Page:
Happy birthday, Nathalie Sarraute! Here are some quotes from the writer.
“The novel moves like all the arts. It’s transforming itself all the time.”
“The reader has to be creative when he’s reading. He has to try to make the thing alive. A good reader has to do a certain amount of work when he is reading.”
“I’ve always thought that there is no border, no separation, between poetry and prose. Michaux, is he prose or poetry? Or Francis Ponge? It’s written in prose, and yet it’s poetry, because it’s the sensation that is carried across by way of the language.”
“Television… [has] lifted the manufacture of banality out of the sphere of handicraft and placed it in that of a major industry.”
“I think it’s the same duty of all novelists, of all painters, of all musicians, of all people who try to make art move: to look for something they feel authentically, without paying attention to styles, without paying attention to theories: to cling to what they feel authentically, which will force them to find a form which will be theirs, which, consequently will be a living form, and not an academic and limited form.”
“[L]iterature is always trying to show other parts of this immense universe in which we live. It’s endless. I’m sure there will be other searchers and other new writers who will discover new worlds. No one could imagine before Joyce appeared that a new universe would be brought by him, the same with Kafka. I’m sure it will go on.”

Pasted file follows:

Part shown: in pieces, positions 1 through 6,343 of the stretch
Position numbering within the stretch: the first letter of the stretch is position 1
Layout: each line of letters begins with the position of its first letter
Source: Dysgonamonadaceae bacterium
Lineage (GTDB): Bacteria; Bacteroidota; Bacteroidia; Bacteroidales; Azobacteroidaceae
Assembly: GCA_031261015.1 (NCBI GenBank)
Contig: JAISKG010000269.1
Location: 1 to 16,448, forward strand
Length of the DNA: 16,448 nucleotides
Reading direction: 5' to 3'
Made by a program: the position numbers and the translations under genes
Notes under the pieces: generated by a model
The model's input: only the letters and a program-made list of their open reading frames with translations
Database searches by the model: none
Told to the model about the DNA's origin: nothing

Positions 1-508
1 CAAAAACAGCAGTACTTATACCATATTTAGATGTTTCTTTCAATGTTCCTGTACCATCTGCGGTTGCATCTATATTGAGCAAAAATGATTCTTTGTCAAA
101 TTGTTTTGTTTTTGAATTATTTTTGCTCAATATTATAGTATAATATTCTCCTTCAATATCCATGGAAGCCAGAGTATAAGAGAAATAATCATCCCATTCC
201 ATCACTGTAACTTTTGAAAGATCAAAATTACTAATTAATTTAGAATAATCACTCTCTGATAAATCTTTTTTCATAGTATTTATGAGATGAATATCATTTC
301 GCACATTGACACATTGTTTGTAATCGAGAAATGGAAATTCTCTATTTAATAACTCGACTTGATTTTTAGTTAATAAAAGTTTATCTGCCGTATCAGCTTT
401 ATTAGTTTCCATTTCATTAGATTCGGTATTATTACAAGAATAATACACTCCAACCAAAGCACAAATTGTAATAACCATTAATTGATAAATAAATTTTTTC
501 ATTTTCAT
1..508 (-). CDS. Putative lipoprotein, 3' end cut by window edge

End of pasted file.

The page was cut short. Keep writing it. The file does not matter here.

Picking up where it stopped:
“The character, in my point of view, exists only as a deception, a facade; all that counts are the interior movements.”
“Baudelaire said, ‘I will impose my beauty on them.’ He was not seeking to write something that would please the people of his time. He was writing something that he himself felt deep inside and for which he had found the form. Little did it matter if it pleased or not. Stendhal didn’t please. There are many writers who in their time were not at all followed.”
John Madera's fiction may be found in Conjunctions, Opium Magazine, The &Now Awards 2: The Best Innovative Writing, and many other journals. His criticism may be found in American Book Review, Bookforum, The Review of Contemporary Fiction, Rain Taxi: Review of Books, The Believer, The Brooklyn Rail, and many other venues. Recipient of an M.F.A. in Literary Arts from Brown University, John Madera lives in New York City, where he runs Rhizomatic and manages and edits Big Other.